ACTUARIAL EQUIVALENT: A form of benefit differing in time, period, or manner of payment from a specific benefit provided under RSI's past, present, or future Qualified Plan or Plans but having the same value when computed using One Hundred and Twenty (120) percent of the applicable interest rate and the UP-84 Mortality Table. (Unisex Pension Mortality table of 1984) used by the Pension Benefit Guaranty Corporation.

APPLICABLE INTEREST RATE: The interest rate which is used, determined as of the first day of the month of the earlier of [plaintiff's] retirement prior to age 65 or the date [plaintiff] reaches attained age 65, by the Pension Benefit Guaranty Corporation for the purpose of determining the present value of a lump-sum distribution on a plan's termination.

QUALIFIED PLAN BENEFITS: (1) All funds contributed to a trust, created or organized by RSI and forming part of RSI's stock bonus, pension, or profit-sharing plan or plans for the exclusive use of its employees or their beneficiaries, that were PAID to [plaintiff] prior to his retirement plus an investment return, computed from date paid through date of retirement, on said paid funds of not less than (6) percent or the actual amount earned, whichever is greater, AND (2) all funds contributed to a trust, created or organized by RSI and forming part of RSI's stock bonus, pension, or profit-sharing plan or plans for the exclusive use of its employees or their beneficiaries, that are PAYABLE to [plaintiff] at retirement under any of RSI's past, present, or future stock bonus, pension, or profit sharing plans, excluding employee contributions and earnings on amounts employees contribute to such plans, if any. Should Qualified Plan Benefits include funds under which [plaintiff] managed or participated in the choice of investment activity for his own account, it is assumed for purposes of computing the amount of Additional Compensation under this Agreement that employer contributions earned an annual investment return of not less than six (6) percent or the actual amount earned, whichever is greater.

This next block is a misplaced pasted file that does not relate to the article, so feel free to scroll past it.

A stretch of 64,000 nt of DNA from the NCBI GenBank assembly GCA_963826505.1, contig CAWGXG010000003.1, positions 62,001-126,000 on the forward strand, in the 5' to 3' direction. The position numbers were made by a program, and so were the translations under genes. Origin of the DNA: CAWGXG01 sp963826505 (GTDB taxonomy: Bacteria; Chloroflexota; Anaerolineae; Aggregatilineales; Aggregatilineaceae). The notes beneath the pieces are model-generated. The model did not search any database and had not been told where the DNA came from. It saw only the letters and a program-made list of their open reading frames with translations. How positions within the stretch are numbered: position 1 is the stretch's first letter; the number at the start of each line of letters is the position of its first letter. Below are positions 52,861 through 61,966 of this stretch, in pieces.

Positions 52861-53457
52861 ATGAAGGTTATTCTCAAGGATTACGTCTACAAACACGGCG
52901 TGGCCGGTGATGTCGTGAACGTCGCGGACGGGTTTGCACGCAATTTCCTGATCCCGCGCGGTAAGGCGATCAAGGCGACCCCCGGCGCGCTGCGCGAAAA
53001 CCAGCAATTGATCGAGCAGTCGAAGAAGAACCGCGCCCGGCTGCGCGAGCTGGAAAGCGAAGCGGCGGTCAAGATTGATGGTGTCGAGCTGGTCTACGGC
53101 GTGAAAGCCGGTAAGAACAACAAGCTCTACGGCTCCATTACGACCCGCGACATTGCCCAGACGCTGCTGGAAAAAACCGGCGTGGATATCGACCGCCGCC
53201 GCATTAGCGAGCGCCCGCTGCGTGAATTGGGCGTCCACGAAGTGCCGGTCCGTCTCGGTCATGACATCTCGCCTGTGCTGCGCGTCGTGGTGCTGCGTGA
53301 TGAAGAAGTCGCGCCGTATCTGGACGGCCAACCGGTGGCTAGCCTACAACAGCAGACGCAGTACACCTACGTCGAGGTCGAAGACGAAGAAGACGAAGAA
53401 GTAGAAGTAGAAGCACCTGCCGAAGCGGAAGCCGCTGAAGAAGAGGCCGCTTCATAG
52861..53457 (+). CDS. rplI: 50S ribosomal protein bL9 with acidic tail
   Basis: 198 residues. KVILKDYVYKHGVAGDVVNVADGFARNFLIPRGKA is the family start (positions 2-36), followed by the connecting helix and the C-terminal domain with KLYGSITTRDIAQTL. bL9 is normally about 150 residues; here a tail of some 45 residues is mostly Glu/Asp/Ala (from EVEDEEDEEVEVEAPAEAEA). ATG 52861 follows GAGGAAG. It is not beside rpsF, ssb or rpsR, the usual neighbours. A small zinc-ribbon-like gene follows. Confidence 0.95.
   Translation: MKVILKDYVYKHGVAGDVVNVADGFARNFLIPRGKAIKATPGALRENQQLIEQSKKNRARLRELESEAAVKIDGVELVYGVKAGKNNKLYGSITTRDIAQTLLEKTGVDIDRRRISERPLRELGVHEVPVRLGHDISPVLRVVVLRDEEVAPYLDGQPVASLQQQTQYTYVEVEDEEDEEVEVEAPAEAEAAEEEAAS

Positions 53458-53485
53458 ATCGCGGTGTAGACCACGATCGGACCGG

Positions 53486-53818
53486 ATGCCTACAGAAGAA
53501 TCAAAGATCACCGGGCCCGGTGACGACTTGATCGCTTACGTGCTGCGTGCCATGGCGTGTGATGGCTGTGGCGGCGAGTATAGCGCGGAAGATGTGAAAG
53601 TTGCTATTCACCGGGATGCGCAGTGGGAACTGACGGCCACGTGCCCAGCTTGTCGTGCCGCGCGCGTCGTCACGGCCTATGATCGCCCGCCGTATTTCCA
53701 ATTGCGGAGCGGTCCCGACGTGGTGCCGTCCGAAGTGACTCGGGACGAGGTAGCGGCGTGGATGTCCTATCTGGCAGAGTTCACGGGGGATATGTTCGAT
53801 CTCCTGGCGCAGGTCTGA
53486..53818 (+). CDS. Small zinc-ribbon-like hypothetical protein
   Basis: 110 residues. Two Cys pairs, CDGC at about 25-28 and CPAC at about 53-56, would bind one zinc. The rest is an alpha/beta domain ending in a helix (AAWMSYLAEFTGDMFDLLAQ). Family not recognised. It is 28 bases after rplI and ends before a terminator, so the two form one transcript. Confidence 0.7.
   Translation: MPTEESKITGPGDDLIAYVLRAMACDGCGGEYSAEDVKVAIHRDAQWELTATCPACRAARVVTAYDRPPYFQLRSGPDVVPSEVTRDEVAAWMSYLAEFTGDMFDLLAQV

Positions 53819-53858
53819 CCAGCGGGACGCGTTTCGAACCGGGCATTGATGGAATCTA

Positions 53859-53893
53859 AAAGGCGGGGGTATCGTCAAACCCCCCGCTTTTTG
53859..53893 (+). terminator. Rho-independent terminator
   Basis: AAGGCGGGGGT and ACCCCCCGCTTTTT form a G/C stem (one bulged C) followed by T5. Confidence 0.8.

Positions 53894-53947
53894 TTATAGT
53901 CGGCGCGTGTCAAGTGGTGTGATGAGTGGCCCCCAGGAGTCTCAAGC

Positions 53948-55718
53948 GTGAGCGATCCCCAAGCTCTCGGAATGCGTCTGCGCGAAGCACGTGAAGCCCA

2. To the extent that [plaintiff's] Actuarial Equivalent of his Qualified Plan Benefits is less than a monthly benefit of $7,083.33, RSI will pay on a monthly basis, or fund for such payments should RSI so choose, the amount of Additional Compensation needed to provide [plaintiff] with a combined monthly benefit of $7,083.33.

3. Commencing the month after [plaintiff] attains age 65, (March 1, 2001), and whether or not [plaintiff] chooses to retire, RSI will commence paying to [plaintiff] said Additional Compensation on a monthly basis for the remainder of his life.

4. On [plaintiff's] retirement earlier than age 65, due to total disability, or his early retirement prior to age 65 with the written consent of RSI, RSI will pay to [plaintiff] said Additional Compensation for a period of 120 months following the month of [plaintiff's] retirement.

9. Should both Larry M. and Patricia B. Donovan die prior to March 1, 2001, the number of hours worked by [plaintiff] will not Exceed [sic] Fifty (50) hours per week unless he elects to work additional hours.

10. It is further agreed that [plaintiff's] compensation cannot be substantially reduced prior to his retirement provided he is capable of performing as General Manager for Recreational Services, Inc."

On February 10, 1997, Donovan sent a letter to Brunswick Corporation expressing his intent to sell RSI's operating assets to Brunswick. One of the conditions of the sale was:

"[T]hat a same compensation agreement, through March 1, 2001, be offered by Brunswick to [plaintiff], presently the general manager and Vice-President of RSI, with the provisions that if he rejects the employment offer, or his employment is terminated early, or he decides to terminate early, Brunswick will pay fifty percent of his present salary and benefits from date of separation through March 1, 2001."